Be aware of tidal currants around reefs - they may flow faster and opposite to the direction that you believe they should.

Coral anchorages are often deep so carry plenty of chain.

A scuba tank is beneficial to unwrap chains from coral bomies if anchored in a less than optimum anchorage.

Following charts are great but No I eyeball is best - you will soon learn the colour changes and water depths of coral anchoring. Enjoy!
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Old 01-06-2014, 21:10   #36
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Re: Top Ten Suggestions for Tropical Sailing

Stay out of the tropics unless one desires to be in a sauna 24/7. Or at least stay where there are continual trade winds and/or you have constant air conditioning/cooling.
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Old 02-06-2014, 02:52   #37
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Re: Top Ten Suggestions for Tropical Sailing

Yofy has a center cockpit and she's small - 30 feet but perhaps our bimini/ sun shade will give you some ideas:



Note the side curtains which we consider to be essential in hot climates. We also had rectangular sections of sunbrella sewen with gromets in the corners. We can tie these sections wherever the angle of the sun is bothering us... for example over the main hatch. We don't use our dodger during the summer, when temperatures get over 40C (over 100 F), unless we are on a wet passage. It blocks too much air flow.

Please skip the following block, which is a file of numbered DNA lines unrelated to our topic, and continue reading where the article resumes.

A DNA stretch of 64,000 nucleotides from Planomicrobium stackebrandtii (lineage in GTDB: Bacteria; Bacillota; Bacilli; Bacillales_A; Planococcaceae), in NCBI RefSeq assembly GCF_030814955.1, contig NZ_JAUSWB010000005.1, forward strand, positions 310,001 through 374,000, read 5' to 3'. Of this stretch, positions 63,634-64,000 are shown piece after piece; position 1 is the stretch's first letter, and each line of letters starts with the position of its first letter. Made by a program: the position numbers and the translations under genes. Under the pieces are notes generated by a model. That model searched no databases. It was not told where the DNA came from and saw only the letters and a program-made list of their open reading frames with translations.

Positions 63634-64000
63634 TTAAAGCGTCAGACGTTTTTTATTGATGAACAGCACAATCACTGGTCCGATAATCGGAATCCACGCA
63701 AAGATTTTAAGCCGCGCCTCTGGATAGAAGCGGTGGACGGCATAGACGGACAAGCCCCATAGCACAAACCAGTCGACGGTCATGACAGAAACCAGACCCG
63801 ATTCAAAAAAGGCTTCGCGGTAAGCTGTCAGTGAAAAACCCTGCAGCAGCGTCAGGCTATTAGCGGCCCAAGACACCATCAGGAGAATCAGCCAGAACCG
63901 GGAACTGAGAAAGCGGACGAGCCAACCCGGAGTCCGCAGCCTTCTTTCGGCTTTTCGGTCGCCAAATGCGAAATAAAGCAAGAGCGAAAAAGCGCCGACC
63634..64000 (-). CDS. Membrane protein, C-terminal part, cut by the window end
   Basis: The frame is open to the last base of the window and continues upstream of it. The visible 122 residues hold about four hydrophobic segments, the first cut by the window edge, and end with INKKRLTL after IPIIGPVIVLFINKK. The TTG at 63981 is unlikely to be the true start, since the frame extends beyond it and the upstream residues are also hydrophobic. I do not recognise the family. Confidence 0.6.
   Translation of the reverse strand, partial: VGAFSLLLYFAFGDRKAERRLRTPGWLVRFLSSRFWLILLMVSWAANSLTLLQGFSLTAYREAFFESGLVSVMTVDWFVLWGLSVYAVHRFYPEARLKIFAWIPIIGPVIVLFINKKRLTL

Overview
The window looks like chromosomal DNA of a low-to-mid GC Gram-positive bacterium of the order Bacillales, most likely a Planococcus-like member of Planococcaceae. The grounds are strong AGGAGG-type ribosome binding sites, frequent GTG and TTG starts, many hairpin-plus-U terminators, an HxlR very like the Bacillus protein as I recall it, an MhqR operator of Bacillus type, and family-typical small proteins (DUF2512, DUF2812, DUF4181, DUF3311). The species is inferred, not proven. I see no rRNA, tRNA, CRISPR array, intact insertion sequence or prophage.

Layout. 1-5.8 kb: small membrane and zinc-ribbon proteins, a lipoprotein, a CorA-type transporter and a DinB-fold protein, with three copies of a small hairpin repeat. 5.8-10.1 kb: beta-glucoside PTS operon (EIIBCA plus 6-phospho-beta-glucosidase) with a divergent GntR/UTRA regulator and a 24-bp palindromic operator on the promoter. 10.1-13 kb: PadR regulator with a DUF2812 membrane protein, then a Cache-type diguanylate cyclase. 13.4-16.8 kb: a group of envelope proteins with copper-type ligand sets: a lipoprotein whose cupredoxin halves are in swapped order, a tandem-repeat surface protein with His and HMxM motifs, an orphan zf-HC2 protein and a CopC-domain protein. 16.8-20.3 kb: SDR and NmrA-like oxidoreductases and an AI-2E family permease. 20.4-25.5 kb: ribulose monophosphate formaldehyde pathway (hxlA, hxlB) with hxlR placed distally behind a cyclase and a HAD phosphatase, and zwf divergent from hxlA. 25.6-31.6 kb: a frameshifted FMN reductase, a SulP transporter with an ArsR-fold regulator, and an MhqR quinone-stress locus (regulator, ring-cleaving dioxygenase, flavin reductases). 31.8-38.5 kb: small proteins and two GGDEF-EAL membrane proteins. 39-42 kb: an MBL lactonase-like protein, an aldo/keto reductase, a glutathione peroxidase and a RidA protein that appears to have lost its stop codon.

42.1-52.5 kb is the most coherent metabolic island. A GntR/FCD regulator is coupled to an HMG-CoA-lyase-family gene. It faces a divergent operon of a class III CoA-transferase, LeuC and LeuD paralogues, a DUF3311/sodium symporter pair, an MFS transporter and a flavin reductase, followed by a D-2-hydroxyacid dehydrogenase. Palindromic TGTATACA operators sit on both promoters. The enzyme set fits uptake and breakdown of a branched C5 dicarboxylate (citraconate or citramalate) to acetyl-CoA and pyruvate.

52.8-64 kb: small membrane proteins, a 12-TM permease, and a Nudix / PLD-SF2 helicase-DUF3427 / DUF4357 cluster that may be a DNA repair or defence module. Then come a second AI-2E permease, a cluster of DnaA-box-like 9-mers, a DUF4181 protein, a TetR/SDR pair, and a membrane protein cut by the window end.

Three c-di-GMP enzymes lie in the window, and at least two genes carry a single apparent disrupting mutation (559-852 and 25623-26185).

We sail with our bimini up and she's stood the test in 25 knot winds (with the side curtains rolled up of course).

Robyn and Manny
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Old 02-06-2014, 03:29   #38
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Re: Top Ten Suggestions for Tropical Sailing

Other things that we'd suggest:

1. The tropics are not just hot but also humid. Wet and mildew are an issue. You'll want good airflow throughout your boat. Windscoops, opening ports and hatches and 12 volt fans are the answer. On Yofy we have four 12 volt fans: one on each side of our Vberth and 2 in the cabin. One of the cabin fans can be angled to blow on the galley. This REALLY helps when we are cooking in the heat.